Andy Vaughn

Git Started

Using a version control system is helpful for multiple developer environments, as well as individual tracking and archiving of changes. Here’s how I set mine up using Git.

Note: Setting up a cloned repository between dev and live servers is useful for theme and static file tracking. You wouldn’t want to setup Git on an entire WordPress directory, however, because tracking uploaded files from the live site “Uploads” folder would cause tracking problems. For WordPress, specifically, I like to setup Git inside my custom theme directory, where files will not likely be changed on the live website.

Initialize Git on your remote server

  1. SSH into your remote server: $ ssh <username>@<host>
  2. CD to the theme directory: $ cd www/wp-content/themes/<custom_theme_name>
  3. Initialize Git: $ git init
  4. Add the current files (if any): $ git add .
  5. Commit the addition: $ git commit -m "Initial Commit"

Clone a bare repository outside the web root

  1. $ git clone --bare /home/<username>/www/wp-content/themes/>custom_theme_name> /home/<username>/proj.git

Clone the bare repository to your local server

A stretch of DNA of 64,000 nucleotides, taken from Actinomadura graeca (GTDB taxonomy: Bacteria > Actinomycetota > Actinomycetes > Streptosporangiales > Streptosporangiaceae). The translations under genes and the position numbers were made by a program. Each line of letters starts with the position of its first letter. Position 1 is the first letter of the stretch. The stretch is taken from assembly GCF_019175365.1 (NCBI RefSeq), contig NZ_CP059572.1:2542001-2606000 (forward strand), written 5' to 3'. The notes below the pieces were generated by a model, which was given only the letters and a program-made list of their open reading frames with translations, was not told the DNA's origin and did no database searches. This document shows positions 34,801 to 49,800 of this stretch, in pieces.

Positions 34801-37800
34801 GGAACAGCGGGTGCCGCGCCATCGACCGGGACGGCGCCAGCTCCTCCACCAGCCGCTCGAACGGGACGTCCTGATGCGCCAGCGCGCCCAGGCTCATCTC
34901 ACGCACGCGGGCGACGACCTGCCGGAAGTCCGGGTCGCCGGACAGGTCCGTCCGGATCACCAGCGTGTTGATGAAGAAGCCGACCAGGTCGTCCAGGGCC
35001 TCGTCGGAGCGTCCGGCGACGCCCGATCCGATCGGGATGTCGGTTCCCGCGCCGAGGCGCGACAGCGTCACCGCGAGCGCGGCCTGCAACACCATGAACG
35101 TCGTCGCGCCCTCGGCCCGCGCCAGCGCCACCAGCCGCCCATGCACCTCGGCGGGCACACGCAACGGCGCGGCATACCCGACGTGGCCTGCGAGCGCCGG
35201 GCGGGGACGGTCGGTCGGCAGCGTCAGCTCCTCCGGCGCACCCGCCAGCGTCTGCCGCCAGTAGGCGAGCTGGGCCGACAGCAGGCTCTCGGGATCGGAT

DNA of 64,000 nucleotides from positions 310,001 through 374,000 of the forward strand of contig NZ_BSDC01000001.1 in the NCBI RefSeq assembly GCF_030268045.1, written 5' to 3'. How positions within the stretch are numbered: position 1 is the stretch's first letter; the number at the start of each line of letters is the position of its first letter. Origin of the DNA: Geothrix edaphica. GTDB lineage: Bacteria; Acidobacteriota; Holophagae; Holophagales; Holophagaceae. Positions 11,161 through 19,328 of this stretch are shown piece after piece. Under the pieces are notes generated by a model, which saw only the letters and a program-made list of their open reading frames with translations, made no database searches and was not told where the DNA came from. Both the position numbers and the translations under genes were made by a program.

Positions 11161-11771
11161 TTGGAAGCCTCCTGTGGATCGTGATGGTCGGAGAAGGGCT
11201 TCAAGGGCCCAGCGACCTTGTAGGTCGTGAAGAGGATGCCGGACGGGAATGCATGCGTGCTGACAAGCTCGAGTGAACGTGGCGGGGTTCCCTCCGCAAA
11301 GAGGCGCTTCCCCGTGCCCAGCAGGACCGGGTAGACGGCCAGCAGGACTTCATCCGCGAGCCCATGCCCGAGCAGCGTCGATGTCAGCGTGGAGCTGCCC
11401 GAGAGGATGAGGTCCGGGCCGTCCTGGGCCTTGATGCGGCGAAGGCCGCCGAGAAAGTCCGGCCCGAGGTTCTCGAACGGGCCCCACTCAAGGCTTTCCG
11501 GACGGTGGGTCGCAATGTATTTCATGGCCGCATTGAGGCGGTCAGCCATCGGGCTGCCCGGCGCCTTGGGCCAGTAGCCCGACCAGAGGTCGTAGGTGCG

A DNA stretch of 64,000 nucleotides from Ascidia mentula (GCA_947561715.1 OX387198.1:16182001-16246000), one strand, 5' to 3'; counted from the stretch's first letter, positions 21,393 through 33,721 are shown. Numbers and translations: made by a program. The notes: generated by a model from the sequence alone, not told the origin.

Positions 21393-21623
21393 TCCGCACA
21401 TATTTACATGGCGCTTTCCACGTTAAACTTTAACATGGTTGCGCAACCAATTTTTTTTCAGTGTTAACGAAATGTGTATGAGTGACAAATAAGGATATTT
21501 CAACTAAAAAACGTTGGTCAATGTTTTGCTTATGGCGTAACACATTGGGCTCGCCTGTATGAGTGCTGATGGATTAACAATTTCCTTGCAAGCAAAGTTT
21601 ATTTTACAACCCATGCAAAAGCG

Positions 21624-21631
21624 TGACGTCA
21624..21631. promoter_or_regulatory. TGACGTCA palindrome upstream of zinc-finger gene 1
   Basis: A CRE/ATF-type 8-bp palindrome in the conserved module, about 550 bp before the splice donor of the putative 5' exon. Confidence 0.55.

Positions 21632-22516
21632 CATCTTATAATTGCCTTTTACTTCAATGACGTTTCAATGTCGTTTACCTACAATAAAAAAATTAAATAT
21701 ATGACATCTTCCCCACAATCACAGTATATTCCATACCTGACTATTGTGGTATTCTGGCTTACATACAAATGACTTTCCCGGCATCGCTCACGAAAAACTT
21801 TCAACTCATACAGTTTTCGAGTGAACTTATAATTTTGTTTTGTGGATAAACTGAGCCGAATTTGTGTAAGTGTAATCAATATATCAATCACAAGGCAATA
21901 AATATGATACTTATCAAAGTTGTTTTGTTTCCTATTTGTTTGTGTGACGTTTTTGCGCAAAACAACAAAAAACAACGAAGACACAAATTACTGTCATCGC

1. CD to your local server directory. Mine is in MAMP htdocs: $ cd /Applications/MAMP/htdocs/
  2. Create a dev directory by cloning the remote repository: $ git clone ssh://<username>@<host>/home/<username>/proj.git <custom_theme_name>

This will create a local copy of your remote server files. Now you can make changes to these files and keep track of them using Git.

Add, edit, save your local files.

  1. Create a dev branch: $ git branch dev
  2. Checkout the dev branch: $ git checkout dev
  3. Make changes, edits, save files.
  4. Add them to Git.: $ git add .
  5. Commit the changes: $ git commit -m "Made changes"
  6. Checkout the master branch: $ git checkout master
  7. Pull changes from the origin, to see if any changes have been made (if working in a multiple developer environment): $ git pull origin
  8. Resolve any conflicts in code.
  9. Merge the dev and master branch: $ git merge dev
  10. Push the changes to the remote repository: $ git push origin

Pull changes to live website

  1. SSH into remote server
  2. CD to theme directory: $ cd www/wp-content/themes/<custom_theme_name>
  3. Pull new files and edits from the repository: $ git pull /home/<username>/proj.git

And, voila! You have a working repository environment using Git to track changes to your custom WordPress theme, or other static file directory.

Any questions?

Git Resources

Posted by Andy Vaughn on April 5, 2010

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